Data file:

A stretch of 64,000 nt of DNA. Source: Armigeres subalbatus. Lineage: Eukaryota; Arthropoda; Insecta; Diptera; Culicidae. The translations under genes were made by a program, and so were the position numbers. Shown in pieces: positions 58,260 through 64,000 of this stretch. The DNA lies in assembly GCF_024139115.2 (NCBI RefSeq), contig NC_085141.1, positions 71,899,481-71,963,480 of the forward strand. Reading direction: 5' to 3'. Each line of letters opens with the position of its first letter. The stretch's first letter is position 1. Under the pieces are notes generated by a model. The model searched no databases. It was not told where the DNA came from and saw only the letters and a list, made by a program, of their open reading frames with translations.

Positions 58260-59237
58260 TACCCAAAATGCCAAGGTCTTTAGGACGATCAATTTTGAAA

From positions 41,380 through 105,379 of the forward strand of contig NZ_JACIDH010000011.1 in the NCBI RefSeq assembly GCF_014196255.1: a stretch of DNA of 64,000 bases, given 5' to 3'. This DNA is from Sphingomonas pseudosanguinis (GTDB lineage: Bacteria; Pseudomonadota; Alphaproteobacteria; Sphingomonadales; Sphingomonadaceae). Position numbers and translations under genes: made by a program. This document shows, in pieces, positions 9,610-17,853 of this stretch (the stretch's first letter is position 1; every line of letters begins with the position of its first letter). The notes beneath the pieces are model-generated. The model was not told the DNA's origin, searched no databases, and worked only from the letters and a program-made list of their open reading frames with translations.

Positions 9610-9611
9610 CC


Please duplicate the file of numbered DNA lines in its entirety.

A stretch of 64,000 nt of DNA. Source: Armigeres subalbatus. Lineage: Eukaryota; Arthropoda; Insecta; Diptera; Culicidae. The translations under genes were made by a program, and so were the position numbers. Shown in pieces: positions 58,260 through 64,000 of this stretch. The DNA lies in assembly GCF_024139115.2 (NCBI RefSeq), contig NC_085141.1, positions 71,899,481-71,963,480 of the forward strand. Reading direction: 5' to 3'. Each line of letters opens with the position of its first letter. The stretch's first letter is position 1. Under the pieces are notes generated by a model. The model searched no databases. It was not told where the DNA came from and saw only the letters and a list, made by a program, of their open reading frames with translations.

Positions 58260-59237
58260 TACCCAAAATGCCAAGGTCTTTAGGACGATCAATTTTGAAA

From positions 41,380 through 105,379 of the forward strand of contig NZ_JACIDH010000011.1 in the NCBI RefSeq assembly GCF_014196255.1: a stretch of DNA of 64,000 bases, given 5' to 3'. This DNA is from Sphingomonas pseudosanguinis (GTDB lineage: Bacteria; Pseudomonadota; Alphaproteobacteria; Sphingomonadales; Sphingomonadaceae). Position numbers and translations under genes: made by a program. This document shows, in pieces, positions 9,610-17,853 of this stretch (the stretch's first letter is position 1; every line of letters begins with the position of its first letter). The notes beneath the pieces are model-generated. The model was not told the DNA's origin, searched no databases, and worked only from the letters and a program-made list of their open reading frames with translations.

Positions 9610-9611
9610 CC